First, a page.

However, the introduction of a series of accidents that befall secondary characters in the book forces Anne and Wentworth to come out of their respective safe spaces and explore new territories to achieve happiness. Writer Laurie Kaplan observes that accidents serve multiple purposes in Persuasion, among others, as a commentary on how fate interferes with even the most carefully planned schemes12, which I would argue, includes Anne’s and Wentworth’s attempt at gender performativity to conceal their true desires. However, for this essay, I will focus on two accidents in the novel that, in my view, impact Anne’s and Wentworth’s growth the most as characters, namely the accident that befalls little Charles in Uppercross (henceforth shall be referred to as the “First Accident”) and the fall of Louisa Musgrove in Lyme (henceforth shall be referred to as the “Second Accident”). 

The First Accident occurs when Anne is at Uppercross Cottage with her sister, Mary Musgrove. Mary’s eldest son, little Charles, is injured due to a bad fall which results in a dislocated collarbone. This accident occurs at the same time Captain Wentworth is about to dine with the Musgroves at the Great House. While little Charles’ biological mother, Mary, goes into hysterics and admits that she is “more unfit than any body else to be about the child,” (53). Anne, on the other hand, happily assumes the role of the caretaker, avoiding having to attend the dinner with Wentworth. 

 It was an afternoon of distress, and Anne had every thing to do at once – the apothecary to send for – the father to have pursued and informed – the mother to support and keep from hysterics – the servants to control – the youngest child to banish, and the poor suffering one to attend and soothe. (50) 


However, even though Anne tries to play her part well by, among others agreeing to Charles Musgroves remark that taking care of a child is “quite a female case” (52) and that “nursing does not belong to a man,” (53) the truth is “she would have liked to know how he felt to a meeting” (55), but out of fear of being rejected by his indifference or unwillingness, she sublimates her desire.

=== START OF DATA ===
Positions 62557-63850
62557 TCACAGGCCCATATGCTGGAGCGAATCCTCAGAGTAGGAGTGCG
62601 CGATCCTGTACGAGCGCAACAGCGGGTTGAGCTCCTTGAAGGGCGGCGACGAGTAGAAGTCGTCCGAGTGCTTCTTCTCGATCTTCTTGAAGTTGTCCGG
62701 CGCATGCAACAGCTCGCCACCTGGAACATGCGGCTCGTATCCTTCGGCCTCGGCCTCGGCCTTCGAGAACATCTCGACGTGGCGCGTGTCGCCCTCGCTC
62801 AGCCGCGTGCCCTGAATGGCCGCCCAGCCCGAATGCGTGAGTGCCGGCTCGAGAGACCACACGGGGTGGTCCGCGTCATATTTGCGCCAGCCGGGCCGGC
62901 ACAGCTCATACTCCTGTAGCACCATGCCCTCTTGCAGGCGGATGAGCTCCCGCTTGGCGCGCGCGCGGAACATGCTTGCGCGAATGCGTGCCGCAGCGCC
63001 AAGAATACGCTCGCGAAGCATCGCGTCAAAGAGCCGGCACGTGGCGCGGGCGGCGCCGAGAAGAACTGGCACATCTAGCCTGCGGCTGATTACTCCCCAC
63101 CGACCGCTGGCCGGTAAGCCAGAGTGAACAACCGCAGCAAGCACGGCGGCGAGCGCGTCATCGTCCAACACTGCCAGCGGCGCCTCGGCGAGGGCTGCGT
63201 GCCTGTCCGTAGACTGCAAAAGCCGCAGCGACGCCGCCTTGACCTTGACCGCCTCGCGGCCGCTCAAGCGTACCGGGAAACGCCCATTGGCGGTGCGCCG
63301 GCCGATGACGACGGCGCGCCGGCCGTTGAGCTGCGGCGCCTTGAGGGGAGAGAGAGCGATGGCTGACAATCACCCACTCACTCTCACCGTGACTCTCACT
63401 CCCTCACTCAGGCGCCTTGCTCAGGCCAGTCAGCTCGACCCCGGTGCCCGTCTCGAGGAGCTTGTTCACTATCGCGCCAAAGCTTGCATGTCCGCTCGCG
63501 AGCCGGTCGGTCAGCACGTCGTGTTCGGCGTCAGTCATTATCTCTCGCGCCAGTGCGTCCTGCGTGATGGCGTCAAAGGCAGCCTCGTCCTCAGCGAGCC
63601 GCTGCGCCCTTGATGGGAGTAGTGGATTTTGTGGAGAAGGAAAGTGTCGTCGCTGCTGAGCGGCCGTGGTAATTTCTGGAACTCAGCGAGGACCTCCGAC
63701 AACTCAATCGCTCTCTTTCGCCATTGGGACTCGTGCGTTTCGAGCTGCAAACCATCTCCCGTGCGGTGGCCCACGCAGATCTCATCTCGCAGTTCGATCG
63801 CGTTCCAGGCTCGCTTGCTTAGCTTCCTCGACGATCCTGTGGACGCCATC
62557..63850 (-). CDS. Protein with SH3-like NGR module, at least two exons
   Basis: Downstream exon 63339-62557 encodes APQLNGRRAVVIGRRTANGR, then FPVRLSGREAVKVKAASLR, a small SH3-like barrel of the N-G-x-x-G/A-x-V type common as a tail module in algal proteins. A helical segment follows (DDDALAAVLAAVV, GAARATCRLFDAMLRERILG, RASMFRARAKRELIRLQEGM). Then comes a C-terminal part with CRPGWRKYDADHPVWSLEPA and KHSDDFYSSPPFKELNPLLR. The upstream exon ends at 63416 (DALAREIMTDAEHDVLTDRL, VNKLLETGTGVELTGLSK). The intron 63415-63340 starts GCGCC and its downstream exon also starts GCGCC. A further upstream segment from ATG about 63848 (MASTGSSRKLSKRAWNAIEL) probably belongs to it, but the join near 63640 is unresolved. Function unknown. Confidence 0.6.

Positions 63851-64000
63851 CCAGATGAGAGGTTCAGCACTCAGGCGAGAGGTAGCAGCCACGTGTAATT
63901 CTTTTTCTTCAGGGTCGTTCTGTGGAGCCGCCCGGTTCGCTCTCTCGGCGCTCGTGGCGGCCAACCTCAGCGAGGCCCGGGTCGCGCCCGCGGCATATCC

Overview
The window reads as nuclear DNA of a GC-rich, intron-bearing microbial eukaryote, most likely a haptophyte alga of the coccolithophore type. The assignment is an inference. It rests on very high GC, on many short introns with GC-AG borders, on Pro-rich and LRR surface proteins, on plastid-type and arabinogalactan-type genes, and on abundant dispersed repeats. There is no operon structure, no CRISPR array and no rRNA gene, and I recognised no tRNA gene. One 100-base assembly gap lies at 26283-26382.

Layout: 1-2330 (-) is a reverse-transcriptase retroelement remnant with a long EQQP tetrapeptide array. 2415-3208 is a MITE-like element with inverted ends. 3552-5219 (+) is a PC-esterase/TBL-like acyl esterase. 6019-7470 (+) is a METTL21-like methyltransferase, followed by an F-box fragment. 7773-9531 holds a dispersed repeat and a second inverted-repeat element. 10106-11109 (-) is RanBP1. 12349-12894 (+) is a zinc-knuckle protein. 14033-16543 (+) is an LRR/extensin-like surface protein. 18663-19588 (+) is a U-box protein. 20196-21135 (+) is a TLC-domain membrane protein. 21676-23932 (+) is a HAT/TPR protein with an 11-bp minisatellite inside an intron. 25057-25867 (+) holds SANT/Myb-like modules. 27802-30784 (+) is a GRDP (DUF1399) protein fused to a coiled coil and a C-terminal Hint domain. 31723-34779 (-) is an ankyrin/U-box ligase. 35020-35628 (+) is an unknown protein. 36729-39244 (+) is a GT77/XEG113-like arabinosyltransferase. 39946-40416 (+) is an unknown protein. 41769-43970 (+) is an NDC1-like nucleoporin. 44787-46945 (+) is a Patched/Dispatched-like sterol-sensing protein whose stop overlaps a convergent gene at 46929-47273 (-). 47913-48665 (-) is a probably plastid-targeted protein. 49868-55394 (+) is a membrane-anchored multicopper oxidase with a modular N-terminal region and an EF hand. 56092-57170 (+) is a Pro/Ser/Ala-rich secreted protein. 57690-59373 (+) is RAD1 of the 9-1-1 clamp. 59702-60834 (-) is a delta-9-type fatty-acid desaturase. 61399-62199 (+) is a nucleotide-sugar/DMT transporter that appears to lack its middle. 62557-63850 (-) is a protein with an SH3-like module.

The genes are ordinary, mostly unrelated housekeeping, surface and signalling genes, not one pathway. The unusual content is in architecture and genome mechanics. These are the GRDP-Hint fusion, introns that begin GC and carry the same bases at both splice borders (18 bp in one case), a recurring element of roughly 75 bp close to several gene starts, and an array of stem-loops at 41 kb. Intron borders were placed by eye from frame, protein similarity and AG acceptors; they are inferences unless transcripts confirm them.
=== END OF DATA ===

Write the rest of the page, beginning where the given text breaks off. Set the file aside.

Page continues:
Since Persuasion is mainly narrated through Anne’s perspective, readers only have a limited glimpse into Wentworth’s interior life. However, upon reading the entire story arc, readers can see Wentworth’s seemingly cold treatment of Anne in a different light. When Anne and Wentworth finally meet at the Uppercross Cottage – where Wentworth comes under the guise of visiting Mary and her sick child – their eyes only “half-met” (56), and Wentworth proceeds to only talk to Anne’s sister, Mary, and the Miss Musgroves. This makes Anne feels that they are now “worse and strangers” (60). Wentworth’s remark to Mary afterward seems to echo Anne’s sentiments. He thinks Anne is “so altered that he should not have known her again” (57). However, much later in the story, when Wentworth finally proclaims his love to Anne in Bath, he confesses that, to him, Anne “could never alter” (228) and that he acted coldly towards her before, due to the blindness of his own masculine pride.13 Therefore, it is clear that, like Anne, Wentworth also sublimates his feelings due to the threats of the outside world, among others, from hurt and jealousy.